An angler fishes on the
90-mile-long Hennepin Canal this week, which the state
government has proposed for closing.
NewsTribune photo/Kemp Smith
Saying he was “mad, sad and sickened” by the proposal to close
the Hennepin Canal state parkway by the state of Illinois and
the Illinois Department of Natural Resources, Tom Wall, Better
Fishing Association of Northern Illinois president, on Friday
announced the BFA is having an emergency meeting next week.He
encourages attendance by anyone who is interested and opposed to
the state’s proposed closing of the more than 90-mile-long
Hennepin Canal State Parkway.
The meeting will be at 6:30 p.m. Wednesday in La Salle at the
veterans shelter near Lock 14.
''We're inviting anybody and everybody that's interested ... to
try to prevent the closing of the Hennepin Canal," Wall said.
''This is similar to what we did 51 years ago to prevent the
dewatering and abandonment of the canal. The (BFA) organization
was formed then for that purpose. Now, 51 years later, some
idiot that's shortsighted or doesn’t
appreciate the value of this
multipurpose recreational area is trying to shut it down for
political gain. ...
"This was done by the IDNR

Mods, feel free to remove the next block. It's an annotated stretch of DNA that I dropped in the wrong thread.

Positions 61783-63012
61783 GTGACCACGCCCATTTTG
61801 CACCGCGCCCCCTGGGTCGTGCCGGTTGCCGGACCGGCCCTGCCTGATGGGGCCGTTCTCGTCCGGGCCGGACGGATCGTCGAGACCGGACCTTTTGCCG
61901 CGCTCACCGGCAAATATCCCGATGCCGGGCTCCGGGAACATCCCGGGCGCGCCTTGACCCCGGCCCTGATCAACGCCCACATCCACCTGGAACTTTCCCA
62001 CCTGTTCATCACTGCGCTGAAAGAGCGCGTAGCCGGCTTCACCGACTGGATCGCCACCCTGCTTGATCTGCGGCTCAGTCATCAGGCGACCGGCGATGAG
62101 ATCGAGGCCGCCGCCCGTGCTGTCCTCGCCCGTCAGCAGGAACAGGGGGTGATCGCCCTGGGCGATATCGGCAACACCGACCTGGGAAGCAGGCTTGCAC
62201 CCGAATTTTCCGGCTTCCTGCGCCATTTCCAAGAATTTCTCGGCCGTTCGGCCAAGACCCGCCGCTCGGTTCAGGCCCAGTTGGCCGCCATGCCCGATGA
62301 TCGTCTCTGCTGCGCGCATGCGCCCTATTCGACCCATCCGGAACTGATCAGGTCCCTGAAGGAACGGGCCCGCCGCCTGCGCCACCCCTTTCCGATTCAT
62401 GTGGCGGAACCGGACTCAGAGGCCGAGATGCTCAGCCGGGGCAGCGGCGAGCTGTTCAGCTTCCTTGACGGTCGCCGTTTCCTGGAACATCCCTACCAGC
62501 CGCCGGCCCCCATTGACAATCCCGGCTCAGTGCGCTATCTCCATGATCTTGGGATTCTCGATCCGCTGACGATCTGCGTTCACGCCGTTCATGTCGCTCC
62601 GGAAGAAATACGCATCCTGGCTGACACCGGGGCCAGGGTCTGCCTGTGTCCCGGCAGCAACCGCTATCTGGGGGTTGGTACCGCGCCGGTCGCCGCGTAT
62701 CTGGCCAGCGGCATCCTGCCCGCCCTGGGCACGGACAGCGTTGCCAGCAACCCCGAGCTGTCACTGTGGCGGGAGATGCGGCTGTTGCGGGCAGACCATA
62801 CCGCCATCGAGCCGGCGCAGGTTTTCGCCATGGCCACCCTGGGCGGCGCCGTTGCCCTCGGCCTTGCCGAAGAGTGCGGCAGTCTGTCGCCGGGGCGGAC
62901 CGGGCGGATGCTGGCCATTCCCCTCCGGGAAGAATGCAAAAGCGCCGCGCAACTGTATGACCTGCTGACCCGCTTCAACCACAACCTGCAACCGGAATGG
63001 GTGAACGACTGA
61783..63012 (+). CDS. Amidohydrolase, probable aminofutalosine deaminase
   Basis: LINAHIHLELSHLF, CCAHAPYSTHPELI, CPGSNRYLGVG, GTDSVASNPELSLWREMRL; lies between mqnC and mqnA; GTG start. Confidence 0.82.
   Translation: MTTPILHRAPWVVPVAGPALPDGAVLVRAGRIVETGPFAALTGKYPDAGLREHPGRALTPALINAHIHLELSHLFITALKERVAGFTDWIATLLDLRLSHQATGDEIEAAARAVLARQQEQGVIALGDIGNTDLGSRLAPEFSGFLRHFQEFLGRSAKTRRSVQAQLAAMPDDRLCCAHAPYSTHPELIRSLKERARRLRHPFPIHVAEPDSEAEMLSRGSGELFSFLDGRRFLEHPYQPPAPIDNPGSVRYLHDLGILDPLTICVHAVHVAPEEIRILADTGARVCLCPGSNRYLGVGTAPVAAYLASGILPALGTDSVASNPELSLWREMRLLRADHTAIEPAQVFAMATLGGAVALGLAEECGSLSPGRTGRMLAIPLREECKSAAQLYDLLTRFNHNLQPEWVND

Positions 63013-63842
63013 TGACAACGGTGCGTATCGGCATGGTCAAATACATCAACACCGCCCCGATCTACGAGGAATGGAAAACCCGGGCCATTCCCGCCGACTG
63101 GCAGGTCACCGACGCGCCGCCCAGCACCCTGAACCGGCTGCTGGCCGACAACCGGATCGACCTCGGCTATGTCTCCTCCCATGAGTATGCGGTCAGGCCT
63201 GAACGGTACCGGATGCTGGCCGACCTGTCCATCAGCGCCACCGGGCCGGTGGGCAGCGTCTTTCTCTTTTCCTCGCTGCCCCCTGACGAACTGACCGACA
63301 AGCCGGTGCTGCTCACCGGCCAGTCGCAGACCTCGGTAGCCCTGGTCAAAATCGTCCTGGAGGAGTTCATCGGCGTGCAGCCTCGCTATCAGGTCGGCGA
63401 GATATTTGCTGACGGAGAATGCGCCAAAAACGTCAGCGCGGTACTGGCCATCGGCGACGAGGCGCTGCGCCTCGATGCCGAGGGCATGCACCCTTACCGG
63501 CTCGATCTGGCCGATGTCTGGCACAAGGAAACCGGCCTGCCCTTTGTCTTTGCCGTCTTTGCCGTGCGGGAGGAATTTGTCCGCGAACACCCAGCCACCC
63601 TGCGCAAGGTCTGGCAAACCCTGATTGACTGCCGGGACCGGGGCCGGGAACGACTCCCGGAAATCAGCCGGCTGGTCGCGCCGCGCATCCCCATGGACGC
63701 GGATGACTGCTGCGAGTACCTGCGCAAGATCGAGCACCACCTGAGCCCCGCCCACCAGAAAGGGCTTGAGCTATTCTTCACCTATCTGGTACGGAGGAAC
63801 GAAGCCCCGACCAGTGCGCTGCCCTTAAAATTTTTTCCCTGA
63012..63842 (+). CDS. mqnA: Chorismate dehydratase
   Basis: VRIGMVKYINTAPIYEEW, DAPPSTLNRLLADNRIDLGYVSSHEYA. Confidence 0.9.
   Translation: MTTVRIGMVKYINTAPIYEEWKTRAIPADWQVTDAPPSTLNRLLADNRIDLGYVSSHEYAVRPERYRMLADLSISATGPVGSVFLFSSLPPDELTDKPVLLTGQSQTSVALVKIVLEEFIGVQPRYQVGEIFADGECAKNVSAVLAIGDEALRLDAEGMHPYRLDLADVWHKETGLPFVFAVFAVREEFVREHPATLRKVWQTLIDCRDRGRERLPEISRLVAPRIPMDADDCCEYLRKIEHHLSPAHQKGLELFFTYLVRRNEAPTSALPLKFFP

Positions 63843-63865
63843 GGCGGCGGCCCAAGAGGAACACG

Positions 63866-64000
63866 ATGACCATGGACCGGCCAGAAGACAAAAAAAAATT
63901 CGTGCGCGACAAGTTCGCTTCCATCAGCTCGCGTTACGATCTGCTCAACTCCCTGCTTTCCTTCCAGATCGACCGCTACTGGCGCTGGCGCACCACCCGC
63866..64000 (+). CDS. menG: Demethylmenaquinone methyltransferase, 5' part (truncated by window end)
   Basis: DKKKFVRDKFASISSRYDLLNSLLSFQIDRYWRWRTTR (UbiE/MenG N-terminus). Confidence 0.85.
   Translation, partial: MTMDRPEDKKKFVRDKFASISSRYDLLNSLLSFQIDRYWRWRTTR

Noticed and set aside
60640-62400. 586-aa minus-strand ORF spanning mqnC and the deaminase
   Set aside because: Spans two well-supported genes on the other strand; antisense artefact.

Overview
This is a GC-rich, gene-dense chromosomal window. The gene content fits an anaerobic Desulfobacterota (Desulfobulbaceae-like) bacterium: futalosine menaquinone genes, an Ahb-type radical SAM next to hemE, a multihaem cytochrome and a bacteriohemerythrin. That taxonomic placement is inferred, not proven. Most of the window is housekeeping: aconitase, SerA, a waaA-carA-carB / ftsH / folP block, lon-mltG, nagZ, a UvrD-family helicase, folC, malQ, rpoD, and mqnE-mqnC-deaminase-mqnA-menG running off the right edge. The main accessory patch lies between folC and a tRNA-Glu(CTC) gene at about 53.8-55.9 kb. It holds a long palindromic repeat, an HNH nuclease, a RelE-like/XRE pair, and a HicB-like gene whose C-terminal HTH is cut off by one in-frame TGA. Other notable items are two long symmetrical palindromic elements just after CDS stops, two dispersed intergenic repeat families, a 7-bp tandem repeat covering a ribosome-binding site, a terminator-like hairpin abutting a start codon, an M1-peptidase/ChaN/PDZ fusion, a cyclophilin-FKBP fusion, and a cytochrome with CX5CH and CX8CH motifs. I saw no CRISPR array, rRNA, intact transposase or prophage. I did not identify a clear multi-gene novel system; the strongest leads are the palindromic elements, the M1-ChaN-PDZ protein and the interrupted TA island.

without their even contacting our organization. This thing is a
jewel. It's part of the Grand Illinois Trail. It's part of the
national trail across the United States. It's a linear parkway
for multipurpose usage, including fishing, hiking, bicycling,
snowmobiling, horseback riding, bird-watching and camping.
"They're saying they're going to
try (to keep people out after a November closing) by putting
fences and gates across there. What they could do, if it was a
Gestapo state, they could arrest people for trespassing. … To
lose this would be a tremendous,
tremendous loss. Obviously it was worth everything (spent over
the' past 50 years) to rebuild it."
Wall said in recent months, layoffs have led to
lack of maintenance, long grasses and weeds and then some
"people quit using it because it's in disrepair." He also
worries that an animal burrow could go unnoticed and cause
breakage of the canal levees and cause the water to run out, and
then the costs to repair would be astronomical in comparison to
costs to maintain.
"It's criminal to let this thing go because of
the worse damage that could happen to it. This is a sad, sad
day," Wall said, adding he hopes canal users from throughout the
region and townspeople from along the entire canal route will
"wake up their political people to get them involved."